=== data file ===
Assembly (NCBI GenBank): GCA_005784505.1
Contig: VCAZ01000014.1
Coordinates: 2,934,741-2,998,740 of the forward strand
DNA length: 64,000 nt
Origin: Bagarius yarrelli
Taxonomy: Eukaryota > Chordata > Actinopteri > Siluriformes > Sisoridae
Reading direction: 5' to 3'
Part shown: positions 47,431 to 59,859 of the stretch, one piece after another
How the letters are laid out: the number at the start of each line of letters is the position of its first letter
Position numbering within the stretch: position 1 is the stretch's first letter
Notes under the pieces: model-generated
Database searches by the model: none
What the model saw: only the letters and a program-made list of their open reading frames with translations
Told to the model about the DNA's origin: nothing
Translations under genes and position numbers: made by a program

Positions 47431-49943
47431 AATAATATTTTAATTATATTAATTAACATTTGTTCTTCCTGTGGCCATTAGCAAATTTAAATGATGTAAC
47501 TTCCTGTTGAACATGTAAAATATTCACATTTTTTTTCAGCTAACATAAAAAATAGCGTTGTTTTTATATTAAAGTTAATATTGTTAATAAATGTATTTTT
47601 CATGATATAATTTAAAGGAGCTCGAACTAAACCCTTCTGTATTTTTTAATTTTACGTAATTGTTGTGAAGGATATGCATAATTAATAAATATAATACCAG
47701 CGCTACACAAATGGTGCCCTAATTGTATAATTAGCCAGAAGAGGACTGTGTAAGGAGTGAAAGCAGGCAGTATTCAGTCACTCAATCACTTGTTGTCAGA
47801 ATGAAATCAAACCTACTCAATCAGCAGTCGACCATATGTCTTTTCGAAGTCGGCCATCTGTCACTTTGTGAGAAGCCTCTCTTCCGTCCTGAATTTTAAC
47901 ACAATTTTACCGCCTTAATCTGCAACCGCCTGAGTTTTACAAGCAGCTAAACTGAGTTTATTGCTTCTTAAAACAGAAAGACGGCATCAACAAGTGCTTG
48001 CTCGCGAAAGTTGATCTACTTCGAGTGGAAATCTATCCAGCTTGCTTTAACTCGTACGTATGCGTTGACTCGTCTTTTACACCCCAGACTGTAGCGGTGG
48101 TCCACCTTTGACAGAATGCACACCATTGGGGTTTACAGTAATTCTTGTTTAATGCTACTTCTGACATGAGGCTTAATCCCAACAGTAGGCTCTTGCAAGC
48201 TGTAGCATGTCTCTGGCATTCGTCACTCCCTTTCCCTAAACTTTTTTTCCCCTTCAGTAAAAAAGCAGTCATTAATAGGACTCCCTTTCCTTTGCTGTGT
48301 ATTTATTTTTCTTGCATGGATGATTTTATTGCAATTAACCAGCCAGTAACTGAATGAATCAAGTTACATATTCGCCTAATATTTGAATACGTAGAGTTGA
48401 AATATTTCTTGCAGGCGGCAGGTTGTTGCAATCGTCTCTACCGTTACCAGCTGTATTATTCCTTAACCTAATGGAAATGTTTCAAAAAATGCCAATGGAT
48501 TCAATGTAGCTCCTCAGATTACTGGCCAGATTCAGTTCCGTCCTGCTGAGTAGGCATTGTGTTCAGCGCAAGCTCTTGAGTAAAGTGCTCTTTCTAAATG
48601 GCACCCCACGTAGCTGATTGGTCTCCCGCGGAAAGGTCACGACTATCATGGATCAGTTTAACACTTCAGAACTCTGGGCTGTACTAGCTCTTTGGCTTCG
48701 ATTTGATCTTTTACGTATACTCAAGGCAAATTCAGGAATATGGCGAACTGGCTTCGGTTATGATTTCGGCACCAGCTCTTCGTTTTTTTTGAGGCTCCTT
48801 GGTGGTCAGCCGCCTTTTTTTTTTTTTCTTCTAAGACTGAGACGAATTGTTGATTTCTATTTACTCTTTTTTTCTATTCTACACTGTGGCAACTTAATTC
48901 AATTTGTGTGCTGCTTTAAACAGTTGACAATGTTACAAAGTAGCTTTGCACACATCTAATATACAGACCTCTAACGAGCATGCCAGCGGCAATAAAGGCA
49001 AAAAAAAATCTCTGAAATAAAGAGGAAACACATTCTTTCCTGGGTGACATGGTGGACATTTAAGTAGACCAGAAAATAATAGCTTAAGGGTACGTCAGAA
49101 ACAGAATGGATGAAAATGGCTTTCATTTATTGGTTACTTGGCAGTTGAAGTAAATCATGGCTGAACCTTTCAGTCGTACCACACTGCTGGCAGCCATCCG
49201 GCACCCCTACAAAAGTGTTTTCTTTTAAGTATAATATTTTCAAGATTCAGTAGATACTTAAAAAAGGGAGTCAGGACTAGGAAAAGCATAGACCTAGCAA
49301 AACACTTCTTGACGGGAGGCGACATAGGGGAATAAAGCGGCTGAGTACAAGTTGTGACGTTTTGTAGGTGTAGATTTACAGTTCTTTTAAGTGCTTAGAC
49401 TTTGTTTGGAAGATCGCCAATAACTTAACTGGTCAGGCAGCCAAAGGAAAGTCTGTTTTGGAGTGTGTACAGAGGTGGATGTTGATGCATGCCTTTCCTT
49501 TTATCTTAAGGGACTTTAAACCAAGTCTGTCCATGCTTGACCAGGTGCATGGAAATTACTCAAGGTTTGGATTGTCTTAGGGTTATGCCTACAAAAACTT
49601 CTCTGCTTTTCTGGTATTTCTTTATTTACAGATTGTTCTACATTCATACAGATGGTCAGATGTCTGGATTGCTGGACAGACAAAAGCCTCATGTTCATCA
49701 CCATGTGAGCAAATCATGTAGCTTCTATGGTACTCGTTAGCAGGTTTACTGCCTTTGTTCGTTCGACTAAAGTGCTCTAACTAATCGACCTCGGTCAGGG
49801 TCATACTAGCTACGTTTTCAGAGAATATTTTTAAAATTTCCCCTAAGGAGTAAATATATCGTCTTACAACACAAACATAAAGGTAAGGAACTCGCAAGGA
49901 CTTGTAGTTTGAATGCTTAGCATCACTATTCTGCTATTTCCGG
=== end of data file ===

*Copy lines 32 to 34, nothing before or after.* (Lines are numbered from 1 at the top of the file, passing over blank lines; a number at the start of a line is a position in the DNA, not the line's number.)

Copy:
48901 AATTTGTGTGCTGCTTTAAACAGTTGACAATGTTACAAAGTAGCTTTGCACACATCTAATATACAGACCTCTAACGAGCATGCCAGCGGCAATAAAGGCA
49001 AAAAAAAATCTCTGAAATAAAGAGGAAACACATTCTTTCCTGGGTGACATGGTGGACATTTAAGTAGACCAGAAAATAATAGCTTAAGGGTACGTCAGAA
49101 ACAGAATGGATGAAAATGGCTTTCATTTATTGGTTACTTGGCAGTTGAAGTAAATCATGGCTGAACCTTTCAGTCGTACCACACTGCTGGCAGCCATCCG